Two bills in pipeline to address forest encroachments
The Ministry of Natural Resources and The Environment are drafting two bills which seek to empower the director-general of National Parks, Wildlife and Plant Conservation and the National Park Committee to allow people in 2,700 local communities encroaching on 5.9 million rai of conserved forests to stay on and utilize the land to make a living.
The new measure represents a far cry from the long-held policy to evict forest settlers living in conserved forest which has often led to protests by the encroachers – many of whom claimed they have been living in the land before they were declared national parks or forest reserves.
According to one of the two bills, the 2,700 forest communities will be divided into four groups.
The first group are those located in the national forest reserves classified as Grades 3, 4 and 5 watershed areas and before June 30, 1998 will be allowed to stay legally and to work on their claimed land plots.
The second group concerns settlers who have been living in national forest reserves classified as Grade 3,4 and 5 watershed areas after June 30, 1998. They will be permitted to stay on but will have to work in collective farm to be worked out by community leaders and officials.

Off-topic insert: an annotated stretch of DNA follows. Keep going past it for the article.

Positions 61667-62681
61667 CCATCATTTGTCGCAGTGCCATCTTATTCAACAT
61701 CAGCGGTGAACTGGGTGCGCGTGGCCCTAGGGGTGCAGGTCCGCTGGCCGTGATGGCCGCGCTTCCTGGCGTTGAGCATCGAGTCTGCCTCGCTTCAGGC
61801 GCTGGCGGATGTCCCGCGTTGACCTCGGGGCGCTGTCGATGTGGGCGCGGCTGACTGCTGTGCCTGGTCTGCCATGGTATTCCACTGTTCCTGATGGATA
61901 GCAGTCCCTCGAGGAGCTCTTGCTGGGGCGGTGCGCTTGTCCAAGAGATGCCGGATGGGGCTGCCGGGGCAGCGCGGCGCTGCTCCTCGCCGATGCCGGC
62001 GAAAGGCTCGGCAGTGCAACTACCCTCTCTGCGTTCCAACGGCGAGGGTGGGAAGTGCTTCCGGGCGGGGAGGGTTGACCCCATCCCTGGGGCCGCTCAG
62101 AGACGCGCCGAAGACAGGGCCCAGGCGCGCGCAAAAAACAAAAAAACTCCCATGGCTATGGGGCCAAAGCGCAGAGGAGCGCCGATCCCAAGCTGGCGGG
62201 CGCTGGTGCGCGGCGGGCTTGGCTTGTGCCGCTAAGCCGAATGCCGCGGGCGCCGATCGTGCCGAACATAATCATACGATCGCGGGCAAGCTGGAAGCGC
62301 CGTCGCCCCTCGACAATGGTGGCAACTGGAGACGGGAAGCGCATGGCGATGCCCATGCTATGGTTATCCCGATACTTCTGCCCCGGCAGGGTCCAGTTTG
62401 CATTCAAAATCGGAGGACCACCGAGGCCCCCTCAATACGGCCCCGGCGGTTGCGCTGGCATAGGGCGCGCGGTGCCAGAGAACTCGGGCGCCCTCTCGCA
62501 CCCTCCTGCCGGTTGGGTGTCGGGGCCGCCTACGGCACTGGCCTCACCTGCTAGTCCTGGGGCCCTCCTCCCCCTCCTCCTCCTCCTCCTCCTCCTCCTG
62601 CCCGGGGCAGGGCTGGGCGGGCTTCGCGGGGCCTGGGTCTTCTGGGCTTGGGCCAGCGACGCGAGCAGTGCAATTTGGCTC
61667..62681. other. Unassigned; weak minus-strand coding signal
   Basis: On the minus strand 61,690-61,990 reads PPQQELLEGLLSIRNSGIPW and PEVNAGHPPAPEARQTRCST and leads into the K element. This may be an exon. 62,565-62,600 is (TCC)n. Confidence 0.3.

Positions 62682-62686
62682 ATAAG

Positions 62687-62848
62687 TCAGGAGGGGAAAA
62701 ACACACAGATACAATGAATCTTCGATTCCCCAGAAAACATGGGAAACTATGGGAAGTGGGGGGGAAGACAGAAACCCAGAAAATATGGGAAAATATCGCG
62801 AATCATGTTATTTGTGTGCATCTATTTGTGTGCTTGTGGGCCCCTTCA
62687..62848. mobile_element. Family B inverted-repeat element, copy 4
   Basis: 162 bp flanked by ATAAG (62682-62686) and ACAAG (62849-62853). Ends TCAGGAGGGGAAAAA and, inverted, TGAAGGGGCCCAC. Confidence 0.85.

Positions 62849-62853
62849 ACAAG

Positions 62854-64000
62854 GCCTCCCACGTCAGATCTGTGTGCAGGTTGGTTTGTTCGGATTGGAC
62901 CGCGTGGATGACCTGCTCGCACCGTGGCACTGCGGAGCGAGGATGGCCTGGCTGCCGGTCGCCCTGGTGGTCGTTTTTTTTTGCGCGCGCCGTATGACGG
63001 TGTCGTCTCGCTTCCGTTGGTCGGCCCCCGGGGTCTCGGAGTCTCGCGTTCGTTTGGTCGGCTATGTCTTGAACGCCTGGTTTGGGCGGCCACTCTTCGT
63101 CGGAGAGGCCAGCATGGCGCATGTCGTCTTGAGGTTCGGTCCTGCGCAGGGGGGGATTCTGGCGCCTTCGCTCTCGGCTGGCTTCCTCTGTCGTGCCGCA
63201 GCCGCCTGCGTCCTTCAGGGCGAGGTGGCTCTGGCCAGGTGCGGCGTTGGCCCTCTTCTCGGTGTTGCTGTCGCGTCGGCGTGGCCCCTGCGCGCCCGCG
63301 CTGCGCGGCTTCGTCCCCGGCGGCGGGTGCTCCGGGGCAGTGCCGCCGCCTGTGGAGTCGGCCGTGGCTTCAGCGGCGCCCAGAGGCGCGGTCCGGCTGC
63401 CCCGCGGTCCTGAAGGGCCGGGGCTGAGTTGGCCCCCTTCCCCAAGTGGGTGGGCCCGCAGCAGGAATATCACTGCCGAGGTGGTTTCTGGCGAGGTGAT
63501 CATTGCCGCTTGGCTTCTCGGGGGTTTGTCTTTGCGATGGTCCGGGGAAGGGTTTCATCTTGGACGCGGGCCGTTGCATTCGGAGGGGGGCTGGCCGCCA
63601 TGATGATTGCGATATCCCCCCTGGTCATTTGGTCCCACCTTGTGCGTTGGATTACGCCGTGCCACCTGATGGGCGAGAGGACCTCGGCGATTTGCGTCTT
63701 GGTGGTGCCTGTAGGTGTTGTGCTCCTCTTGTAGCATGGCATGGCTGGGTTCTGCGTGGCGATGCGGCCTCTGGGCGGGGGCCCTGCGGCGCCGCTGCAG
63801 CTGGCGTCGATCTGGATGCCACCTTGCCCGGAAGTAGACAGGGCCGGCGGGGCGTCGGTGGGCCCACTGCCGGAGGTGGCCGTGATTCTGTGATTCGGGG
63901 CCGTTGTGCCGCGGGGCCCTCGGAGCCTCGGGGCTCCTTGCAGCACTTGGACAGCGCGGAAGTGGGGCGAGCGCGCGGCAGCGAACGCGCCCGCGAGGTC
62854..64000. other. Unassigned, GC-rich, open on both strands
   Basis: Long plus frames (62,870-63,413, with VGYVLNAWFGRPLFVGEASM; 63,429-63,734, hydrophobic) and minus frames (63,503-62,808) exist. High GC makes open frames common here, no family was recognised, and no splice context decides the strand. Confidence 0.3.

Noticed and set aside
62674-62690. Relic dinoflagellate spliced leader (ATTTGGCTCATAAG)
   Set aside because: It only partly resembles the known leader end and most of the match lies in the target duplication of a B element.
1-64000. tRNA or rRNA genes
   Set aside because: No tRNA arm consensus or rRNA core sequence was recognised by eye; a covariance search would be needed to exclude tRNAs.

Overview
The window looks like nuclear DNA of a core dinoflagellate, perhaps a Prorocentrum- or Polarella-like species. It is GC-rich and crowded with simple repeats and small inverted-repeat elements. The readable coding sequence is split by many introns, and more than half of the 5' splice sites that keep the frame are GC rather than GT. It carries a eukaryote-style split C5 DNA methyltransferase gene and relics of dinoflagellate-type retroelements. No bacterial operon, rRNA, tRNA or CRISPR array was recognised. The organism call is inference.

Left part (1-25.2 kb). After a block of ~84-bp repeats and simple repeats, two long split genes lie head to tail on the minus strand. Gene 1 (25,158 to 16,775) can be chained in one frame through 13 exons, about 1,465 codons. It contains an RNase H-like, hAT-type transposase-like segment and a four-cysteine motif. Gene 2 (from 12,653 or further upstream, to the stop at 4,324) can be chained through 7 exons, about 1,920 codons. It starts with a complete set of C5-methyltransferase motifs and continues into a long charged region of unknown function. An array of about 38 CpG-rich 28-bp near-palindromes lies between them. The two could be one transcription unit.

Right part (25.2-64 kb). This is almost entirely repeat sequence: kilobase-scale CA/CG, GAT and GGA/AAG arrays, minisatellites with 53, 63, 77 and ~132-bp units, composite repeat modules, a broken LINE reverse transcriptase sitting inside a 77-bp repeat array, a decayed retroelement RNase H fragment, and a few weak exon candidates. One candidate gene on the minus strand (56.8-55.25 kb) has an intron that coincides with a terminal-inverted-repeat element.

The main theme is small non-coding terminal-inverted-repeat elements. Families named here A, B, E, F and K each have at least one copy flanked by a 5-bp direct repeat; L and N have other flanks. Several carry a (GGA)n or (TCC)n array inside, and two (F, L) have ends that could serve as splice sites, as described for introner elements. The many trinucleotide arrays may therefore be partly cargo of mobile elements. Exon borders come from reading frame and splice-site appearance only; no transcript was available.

The third group concerns settlements in Grades 1 and 2 watershed areas of national forest reserves before June 30, 1998. Collective farm and housing models will be introduced for the settlers under certain conditions such as they will be required to rehabilitate the degraded forest land and to involve in reforestation programme.
Four areas have been chosen for the launch of pilot projects of this new model of land allocation to solve the protracted problem of forest settlers. They are Na Haew, Mae Cham, Nan and Mae Hong Son.